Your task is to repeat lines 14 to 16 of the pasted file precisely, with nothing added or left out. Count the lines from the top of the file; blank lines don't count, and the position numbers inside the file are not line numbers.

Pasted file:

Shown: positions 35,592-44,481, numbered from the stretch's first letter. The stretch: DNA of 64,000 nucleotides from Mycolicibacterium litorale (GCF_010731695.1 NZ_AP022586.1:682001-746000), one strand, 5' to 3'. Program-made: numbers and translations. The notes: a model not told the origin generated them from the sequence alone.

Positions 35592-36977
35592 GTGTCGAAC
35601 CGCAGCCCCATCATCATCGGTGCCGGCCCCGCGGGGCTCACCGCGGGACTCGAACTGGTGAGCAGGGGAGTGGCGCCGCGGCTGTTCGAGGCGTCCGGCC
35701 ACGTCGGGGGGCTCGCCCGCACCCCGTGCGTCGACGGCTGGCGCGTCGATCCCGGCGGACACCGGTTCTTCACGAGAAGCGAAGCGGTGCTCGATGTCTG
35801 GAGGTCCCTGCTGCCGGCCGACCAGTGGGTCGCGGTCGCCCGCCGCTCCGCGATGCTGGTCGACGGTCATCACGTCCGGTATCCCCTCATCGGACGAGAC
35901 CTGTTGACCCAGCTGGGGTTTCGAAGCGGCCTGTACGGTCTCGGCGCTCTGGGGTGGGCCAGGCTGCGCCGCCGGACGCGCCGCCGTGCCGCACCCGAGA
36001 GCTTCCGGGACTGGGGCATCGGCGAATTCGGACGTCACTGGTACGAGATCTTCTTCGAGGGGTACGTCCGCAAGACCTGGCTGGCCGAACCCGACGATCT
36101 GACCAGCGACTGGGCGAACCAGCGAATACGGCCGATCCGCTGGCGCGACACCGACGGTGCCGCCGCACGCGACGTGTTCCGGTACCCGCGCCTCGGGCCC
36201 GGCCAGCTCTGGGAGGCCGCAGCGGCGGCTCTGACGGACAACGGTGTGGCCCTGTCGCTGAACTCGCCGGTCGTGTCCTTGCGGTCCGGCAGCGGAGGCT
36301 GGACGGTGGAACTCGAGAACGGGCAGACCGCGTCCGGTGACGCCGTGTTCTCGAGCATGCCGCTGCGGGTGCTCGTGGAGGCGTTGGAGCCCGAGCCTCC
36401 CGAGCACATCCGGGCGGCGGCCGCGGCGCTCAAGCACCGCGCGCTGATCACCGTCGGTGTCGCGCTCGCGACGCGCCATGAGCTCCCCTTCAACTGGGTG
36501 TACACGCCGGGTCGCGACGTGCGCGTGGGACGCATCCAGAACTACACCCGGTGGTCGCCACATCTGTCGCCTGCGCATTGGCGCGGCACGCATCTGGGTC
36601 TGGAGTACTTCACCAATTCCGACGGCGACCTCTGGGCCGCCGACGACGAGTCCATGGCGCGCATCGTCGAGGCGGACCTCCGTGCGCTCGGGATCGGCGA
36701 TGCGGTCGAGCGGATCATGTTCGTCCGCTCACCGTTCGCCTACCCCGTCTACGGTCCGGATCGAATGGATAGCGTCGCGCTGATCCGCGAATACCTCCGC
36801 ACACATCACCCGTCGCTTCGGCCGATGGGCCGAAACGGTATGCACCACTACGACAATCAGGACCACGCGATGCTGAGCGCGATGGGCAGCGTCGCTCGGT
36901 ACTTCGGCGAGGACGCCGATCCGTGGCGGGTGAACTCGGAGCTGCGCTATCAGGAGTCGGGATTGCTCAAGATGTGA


36601 TGGAGTACTTCACCAATTCCGACGGCGACCTCTGGGCCGCCGACGACGAGTCCATGGCGCGCATCGTCGAGGCGGACCTCCGTGCGCTCGGGATCGGCGA
36701 TGCGGTCGAGCGGATCATGTTCGTCCGCTCACCGTTCGCCTACCCCGTCTACGGTCCGGATCGAATGGATAGCGTCGCGCTGATCCGCGAATACCTCCGC
36801 ACACATCACCCGTCGCTTCGGCCGATGGGCCGAAACGGTATGCACCACTACGACAATCAGGACCACGCGATGCTGAGCGCGATGGGCAGCGTCGCTCGGT